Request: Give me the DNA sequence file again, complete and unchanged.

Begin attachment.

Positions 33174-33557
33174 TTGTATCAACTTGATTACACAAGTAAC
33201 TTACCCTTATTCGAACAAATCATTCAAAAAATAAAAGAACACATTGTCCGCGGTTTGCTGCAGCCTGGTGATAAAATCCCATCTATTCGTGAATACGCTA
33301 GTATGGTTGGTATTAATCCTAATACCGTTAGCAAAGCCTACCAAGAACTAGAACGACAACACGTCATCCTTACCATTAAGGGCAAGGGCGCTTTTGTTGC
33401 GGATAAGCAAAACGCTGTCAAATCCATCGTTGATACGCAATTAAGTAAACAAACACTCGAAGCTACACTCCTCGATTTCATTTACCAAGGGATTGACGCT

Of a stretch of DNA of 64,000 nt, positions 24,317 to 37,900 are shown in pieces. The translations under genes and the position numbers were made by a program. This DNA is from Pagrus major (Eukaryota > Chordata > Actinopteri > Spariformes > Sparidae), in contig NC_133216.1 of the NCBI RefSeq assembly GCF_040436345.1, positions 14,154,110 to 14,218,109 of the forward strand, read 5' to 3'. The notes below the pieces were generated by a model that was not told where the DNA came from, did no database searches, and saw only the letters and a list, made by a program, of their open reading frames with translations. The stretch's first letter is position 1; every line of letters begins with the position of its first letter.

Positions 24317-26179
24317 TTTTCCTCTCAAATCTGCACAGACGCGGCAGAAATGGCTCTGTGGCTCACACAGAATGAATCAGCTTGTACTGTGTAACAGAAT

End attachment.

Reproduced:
Positions 33174-33557
33174 TTGTATCAACTTGATTACACAAGTAAC
33201 TTACCCTTATTCGAACAAATCATTCAAAAAATAAAAGAACACATTGTCCGCGGTTTGCTGCAGCCTGGTGATAAAATCCCATCTATTCGTGAATACGCTA
33301 GTATGGTTGGTATTAATCCTAATACCGTTAGCAAAGCCTACCAAGAACTAGAACGACAACACGTCATCCTTACCATTAAGGGCAAGGGCGCTTTTGTTGC
33401 GGATAAGCAAAACGCTGTCAAATCCATCGTTGATACGCAATTAAGTAAACAAACACTCGAAGCTACACTCCTCGATTTCATTTACCAAGGGATTGACGCT

Of a stretch of DNA of 64,000 nt, positions 24,317 to 37,900 are shown in pieces. The translations under genes and the position numbers were made by a program. This DNA is from Pagrus major (Eukaryota > Chordata > Actinopteri > Spariformes > Sparidae), in contig NC_133216.1 of the NCBI RefSeq assembly GCF_040436345.1, positions 14,154,110 to 14,218,109 of the forward strand, read 5' to 3'. The notes below the pieces were generated by a model that was not told where the DNA came from, did no database searches, and saw only the letters and a list, made by a program, of their open reading frames with translations. The stretch's first letter is position 1; every line of letters begins with the position of its first letter.

Positions 24317-26179
24317 TTTTCCTCTCAAATCTGCACAGACGCGGCAGAAATGGCTCTGTGGCTCACACAGAATGAATCAGCTTGTACTGTGTAACAGAAT